Andreas Kudom & Ben Mensah | 15 Sep 2010 | Malaria Journal
The study reveals that respondents did not have adequate knowledge on the biology and behaviour of mosquitoes.
Lea Pare Toe et al | 29 Jul 2009 | Malaria Journal
The use of insecticide-treated nets (ITNs) is an important tool in the Roll Back Malaria strategy. For ITNs to be effective they need to be used correctly. Previous studies have shown that many factors, such as wealth, access to health care, education, ethnicity and gender, determine the ownership and use of ITNs.
Bamgboye M. Afolabi et al | 19 Feb 2009 | Malaria Journal
This study found that despite the fact that treated nets were distributed widely across Nigeria, the use of this commodity was still very low in the Sahel Savanna region. Future campaigns should include more purposeful social and health education on the importance and advantages of the use of treated nets to save lives in the Sahel Savannah region of Nigeria.
Carol A Baume & Celeste Marin | 07 Aug 2008 | Malaria Journal
In April 2000, the Roll Back Malaria (RBM) "Abuja Summit" set a target of having at least 60% of pregnant women and children under five use insecticide-treated nets (ITNs). Thereafter, programmes were implemented to create demand, reduce taxes and tariffs, spur the commercial market, and reach vulnerable populations with free or subsidized ITNs. Using national ITN monitoring data from the USAID-sponsored AED/NetMark project, this article examines the extent to which these activities were successful in increasing awareness, ownership, and use of nets and ITNs.
Olusola B. Oresanya, Moshe Hoshen & Olayemi T. Sofola | 30 Jul 2008 | Malaria Journal
Household ownership of any net in Nigeria was 23.9% (95% CI, 22.8%-25.1%) and 10.1% for ITNs (95% CI, 9.2%-10.9%). Education, wealth index, presence of an under-five child in the household, family size, residence, and region by residence were predictive of ownership of any net. The presence of an under-five child in the household, family size, education, presence of health facility in the community, gender of household head, region by residence and wealth index by education predicted ITN ownership. Utilization of any net by children under-five was 11.5% (95% CI, 10.4%-12.6%) and 1.7% (95% CI, 1.3%-2.2%) for ITN. Predictors of use of any net among under-five children were fever in the previous two weeks, presence of health facility in the community, caregiver's education, residence, and wealth index by caregiver's education; while religion, presence of health facility and wealth index by caregiver's education predicted the use of ITN among this group.
Noor et al. | 21 Aug 2007 | PloS Medicine
Rapid scaling up of ITN coverage among Africa's poorest rural children can be achieved through mass distribution campaigns. These efforts must form an important adjunct to regular, routine access to ITNs through clinics, and each complimentary approach should aim to make this intervention free to clients to ensure equitable access among those least able to afford even the cost of a heavily subsidized net.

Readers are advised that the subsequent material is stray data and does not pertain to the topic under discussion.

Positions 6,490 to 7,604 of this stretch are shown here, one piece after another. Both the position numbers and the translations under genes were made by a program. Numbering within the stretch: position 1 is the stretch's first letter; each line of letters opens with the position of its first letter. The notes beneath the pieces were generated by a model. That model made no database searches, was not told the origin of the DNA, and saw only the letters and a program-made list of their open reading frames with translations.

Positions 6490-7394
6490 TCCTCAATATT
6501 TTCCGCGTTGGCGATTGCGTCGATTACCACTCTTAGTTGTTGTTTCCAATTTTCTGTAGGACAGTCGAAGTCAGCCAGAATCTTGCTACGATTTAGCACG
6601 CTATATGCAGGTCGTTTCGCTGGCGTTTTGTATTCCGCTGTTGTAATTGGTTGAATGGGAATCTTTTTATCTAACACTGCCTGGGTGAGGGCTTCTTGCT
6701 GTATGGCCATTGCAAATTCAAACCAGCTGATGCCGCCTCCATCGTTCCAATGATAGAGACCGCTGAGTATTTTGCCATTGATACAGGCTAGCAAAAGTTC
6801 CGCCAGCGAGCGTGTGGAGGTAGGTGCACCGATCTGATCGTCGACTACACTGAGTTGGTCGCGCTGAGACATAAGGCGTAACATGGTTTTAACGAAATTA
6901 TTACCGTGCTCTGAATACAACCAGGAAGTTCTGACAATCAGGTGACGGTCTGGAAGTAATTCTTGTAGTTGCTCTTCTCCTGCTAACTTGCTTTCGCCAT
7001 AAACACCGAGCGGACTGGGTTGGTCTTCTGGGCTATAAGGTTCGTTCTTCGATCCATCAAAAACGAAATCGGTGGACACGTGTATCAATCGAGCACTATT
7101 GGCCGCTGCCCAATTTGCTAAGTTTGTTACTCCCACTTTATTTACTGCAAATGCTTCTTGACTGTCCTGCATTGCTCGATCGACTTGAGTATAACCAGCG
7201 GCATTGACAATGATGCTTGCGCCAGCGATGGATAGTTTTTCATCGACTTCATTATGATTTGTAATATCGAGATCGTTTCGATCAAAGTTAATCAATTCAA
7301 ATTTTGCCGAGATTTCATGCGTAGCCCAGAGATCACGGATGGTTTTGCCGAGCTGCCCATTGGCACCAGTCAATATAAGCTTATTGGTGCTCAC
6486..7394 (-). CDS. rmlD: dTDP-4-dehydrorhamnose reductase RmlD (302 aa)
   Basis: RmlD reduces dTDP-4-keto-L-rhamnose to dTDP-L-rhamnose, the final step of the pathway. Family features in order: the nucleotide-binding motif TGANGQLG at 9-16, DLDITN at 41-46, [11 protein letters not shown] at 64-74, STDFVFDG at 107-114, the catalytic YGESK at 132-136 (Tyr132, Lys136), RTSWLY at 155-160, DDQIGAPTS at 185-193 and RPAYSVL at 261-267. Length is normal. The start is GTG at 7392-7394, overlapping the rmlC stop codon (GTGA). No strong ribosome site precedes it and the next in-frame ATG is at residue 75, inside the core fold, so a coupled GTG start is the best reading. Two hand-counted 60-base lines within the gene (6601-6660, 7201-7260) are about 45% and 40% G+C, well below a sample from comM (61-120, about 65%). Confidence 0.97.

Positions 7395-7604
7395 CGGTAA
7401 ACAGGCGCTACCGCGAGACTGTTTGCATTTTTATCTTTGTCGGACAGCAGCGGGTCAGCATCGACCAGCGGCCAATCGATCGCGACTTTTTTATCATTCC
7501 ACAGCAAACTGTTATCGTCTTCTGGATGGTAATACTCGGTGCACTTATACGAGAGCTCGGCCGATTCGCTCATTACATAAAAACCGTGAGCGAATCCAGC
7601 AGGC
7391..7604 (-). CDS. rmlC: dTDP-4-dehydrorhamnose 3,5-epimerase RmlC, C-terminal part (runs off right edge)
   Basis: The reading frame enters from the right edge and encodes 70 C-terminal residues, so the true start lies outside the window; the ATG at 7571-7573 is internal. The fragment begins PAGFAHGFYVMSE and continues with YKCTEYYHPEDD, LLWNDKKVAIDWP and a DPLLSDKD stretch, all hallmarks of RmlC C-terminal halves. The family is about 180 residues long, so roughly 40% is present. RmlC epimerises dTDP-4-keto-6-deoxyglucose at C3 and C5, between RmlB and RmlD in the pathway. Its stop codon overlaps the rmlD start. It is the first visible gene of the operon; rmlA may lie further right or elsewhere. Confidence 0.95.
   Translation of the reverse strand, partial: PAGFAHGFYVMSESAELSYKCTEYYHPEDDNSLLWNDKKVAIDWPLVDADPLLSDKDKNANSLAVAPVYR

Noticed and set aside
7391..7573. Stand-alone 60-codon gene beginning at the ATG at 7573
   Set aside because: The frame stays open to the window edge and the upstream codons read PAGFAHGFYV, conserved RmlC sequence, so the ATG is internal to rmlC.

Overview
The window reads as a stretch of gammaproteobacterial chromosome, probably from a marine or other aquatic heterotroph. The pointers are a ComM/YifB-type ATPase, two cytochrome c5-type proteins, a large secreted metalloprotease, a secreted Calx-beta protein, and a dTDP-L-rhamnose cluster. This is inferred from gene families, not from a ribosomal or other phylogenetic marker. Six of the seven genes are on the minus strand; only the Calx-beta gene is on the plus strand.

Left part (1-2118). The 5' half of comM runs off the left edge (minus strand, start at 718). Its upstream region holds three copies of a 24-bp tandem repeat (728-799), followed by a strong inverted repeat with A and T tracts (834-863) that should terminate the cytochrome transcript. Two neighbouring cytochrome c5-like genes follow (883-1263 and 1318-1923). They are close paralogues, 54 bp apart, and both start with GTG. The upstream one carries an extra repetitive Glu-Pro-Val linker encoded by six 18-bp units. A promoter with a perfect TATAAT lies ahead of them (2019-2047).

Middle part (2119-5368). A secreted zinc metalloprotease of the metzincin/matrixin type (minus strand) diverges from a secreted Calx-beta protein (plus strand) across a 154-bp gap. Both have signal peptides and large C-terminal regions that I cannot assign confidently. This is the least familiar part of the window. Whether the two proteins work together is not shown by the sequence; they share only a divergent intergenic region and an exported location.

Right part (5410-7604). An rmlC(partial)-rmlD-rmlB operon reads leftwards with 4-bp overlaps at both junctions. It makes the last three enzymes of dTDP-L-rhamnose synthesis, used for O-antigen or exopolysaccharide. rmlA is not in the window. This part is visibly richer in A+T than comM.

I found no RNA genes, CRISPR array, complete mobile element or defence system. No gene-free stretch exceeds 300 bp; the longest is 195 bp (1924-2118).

| 25 Jul 2007 | Africa Fighting Malaria
Several articles were published this month on modes of distribution for long-lasting insecticidal nets (LLINs).
Grabowsky et al. | 01 Jul 2007 | Tropical Medicine and International Health
A high level of ITN coverage and use was achieved and sustained by sequential community-based mass campaign Catch-up and clinic-based Keep-up distribution. The campaign nets covered virtually all extant households while clinic-based distribution provided nets for the new sleeping spaces created post-campaign. Because nets can be shared, and most children are born into families that already have a net, the number of new nets needed to sustain high coverage is substantially lower than the number of newborn children. A Catch-up/Keep-up strategy combining mass campaigns for children and clinic-based distribution to pregnant women is an efficient strategy for achieving and sustaining high net coverage. Assuring proper use of nets is a remaining challenge.
Teklehaimanot et al. | 30 Jun 2007 | The Lancet
Long-lasting insecticidal bednets (LLINs) are one of the major ways to control malaria, and they are widely accepted worldwide by communities in areas affected by malaria. One LLIN costs about US$5 to manufacture and is effective for about 5 years. They have two kinds of protective effects—one for the people directly under the nets, and one for the community at large. The second effect is important, but often ignored. By achieving high community coverage to ensure a substantial community protection, malaria-control efforts can be more powerful than when only individual protection is attempted.
Christian Lengeler et al | 01 May 2007 | American Journal of Tropical Medicine and Hygiene
A review of the main elements determining strategic choices for the large-scale distribution of insecticide-treated nets (ITNs) clearly shows the need for multiple strategies. Mass distributions of free nets provide a unique opportunity to achieve quickly high coverage rates. However, there is also a need for additional approaches to 1) provide continuous provision of ITNs for newly pregnant women and their babies and 2) provide protection for the rest of the population. Targeted subsidies will continue to be an important tool to achieve the first objective, either through direct distribution of ITNs or through vouchers. To achieve objective 2, a strong and competitive commercial sector for ITNs seems to be a good option. It is clear that "one size doesn't fit all," and more experience needs to be gathered and shared. With planning and good promotion campaigns, these strategies can co-exist and re-enforce each other.